No one can be expected to do the impossible.
By judgment dated September 7, 2015, provisionally enforceable, the Commercial Court of Lyon ordered one of our clients – an asset manager – to produce a number of accounting and financial documents to one of its former clients, subject to a daily penalty of 5,000 euros. Yet, the documents in question had been placed under seizure pursuant to a judicial order, pending a final decision of trial judges on what should be done with these documents.
The opposing counsels claimed that the order of the Commercial Court of Lyon implied for our client the obligation to authorize the lift of the seizure. As our client did not do so, the opponent sued it before the Enforcement Judge to seek the payment of the penalty – more than 1 million euros – and the removal from the list of cases of the appellate proceedings that we had initiated. The request filed by the opposing counsels was dismissed both by the Enforcement Judge and the Case Management Judge of the Court of Appeals of Lyon.
A recent case – there is no need to mention the name of the person involved since the media have extensively echoed the accusations made by boy scout victims of sexual abuses by a priest in the 1980’s and at the beginning of 1991 following the recent indictment of such priest on charges of sexual assaults – has moved public opinion.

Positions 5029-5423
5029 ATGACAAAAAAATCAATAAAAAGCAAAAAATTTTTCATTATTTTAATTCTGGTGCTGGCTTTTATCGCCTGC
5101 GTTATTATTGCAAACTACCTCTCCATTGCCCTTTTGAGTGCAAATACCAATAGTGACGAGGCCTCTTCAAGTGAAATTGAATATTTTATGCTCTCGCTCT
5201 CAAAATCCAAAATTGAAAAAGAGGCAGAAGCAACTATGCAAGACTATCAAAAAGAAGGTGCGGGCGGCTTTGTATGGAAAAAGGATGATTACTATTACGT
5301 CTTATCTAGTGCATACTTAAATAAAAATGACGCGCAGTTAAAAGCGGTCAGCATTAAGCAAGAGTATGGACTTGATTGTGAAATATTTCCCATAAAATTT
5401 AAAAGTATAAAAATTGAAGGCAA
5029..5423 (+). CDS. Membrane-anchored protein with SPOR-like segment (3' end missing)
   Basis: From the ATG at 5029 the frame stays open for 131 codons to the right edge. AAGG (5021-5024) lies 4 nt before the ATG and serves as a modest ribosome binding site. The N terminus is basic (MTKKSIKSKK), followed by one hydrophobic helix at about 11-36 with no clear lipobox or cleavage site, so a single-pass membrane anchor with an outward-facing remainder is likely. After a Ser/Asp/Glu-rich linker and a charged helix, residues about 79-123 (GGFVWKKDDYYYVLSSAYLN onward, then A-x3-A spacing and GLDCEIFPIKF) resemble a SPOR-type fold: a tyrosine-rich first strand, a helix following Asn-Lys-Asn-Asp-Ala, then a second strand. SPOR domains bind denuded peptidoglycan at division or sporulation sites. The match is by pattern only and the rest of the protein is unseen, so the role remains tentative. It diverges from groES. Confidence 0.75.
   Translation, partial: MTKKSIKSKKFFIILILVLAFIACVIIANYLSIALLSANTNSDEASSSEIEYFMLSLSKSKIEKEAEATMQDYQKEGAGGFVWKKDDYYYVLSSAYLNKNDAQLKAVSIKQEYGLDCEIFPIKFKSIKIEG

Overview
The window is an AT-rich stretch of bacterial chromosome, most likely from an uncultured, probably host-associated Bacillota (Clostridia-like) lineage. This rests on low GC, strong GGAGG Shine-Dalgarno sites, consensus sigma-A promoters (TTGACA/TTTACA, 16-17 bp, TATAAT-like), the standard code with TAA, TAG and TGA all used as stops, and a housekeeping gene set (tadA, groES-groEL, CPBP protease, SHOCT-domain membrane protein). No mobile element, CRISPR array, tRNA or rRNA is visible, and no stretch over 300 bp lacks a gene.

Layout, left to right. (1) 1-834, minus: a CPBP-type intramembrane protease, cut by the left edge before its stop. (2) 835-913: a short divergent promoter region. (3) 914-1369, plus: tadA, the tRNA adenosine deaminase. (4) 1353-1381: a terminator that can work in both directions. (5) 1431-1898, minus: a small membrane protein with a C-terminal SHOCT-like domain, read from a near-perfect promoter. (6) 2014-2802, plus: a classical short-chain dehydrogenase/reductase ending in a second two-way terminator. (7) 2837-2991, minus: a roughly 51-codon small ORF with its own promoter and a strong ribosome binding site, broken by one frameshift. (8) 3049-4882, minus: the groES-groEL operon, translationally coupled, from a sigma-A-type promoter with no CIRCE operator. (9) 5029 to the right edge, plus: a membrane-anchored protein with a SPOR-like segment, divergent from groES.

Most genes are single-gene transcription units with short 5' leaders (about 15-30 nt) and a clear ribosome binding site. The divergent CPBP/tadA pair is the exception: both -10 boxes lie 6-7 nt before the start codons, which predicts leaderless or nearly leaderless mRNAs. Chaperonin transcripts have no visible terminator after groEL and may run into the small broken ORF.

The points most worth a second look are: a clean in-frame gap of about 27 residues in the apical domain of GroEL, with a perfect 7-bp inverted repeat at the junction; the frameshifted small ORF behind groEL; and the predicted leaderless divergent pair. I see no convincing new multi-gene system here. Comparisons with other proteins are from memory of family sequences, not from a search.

Plaintiffs claim that their Bishop had been timely informed of the turpitudes of the priest and blame him for failing to alert the judicial authorities on the threat posed by the priest in the performance of his parish duties.
SOULIER AARPI, represented by Mr. André Soulier assisted by Ms. Stéphanie Yavordios, recently received a favorable decision from the Cour de Cassation (French Supreme Court) in a dispute concerning, in particular, the conditions in which court bailiffs enforced an ordonnance sur requête (i.e. a court order on ex parte motion) issued on the basis of Article 145 of the French Code of Civil Procedure.
The Cour de Cassation was asked to determine (i) whether disputes over the enforcement of preparatory inquiries ordered as a result of an ex parte motion fell within the jurisdiction of the juge de la rétractation (i.e. the judge having jurisdiction to withdraw a court order or decision), and (ii) whether the presence of some agents of bailiff firms during the inquiries – whereas the presence of such persons had not been expressly authorized by the court order – was likely to affect the validity of the such inquiries.
By judgment dated March 17, 2016, the Cour de Cassation firstly held that disputes over the enforcement of preparatory inquiries do not fall within the jurisdiction of the juge de la rétractation. It also held that the presence of agents of bailiff firms during the preparatory inquiries does not affect the validity of such inquiries insofar as the court bailiffs perform personally the assignments that have been entrusted to them by the court.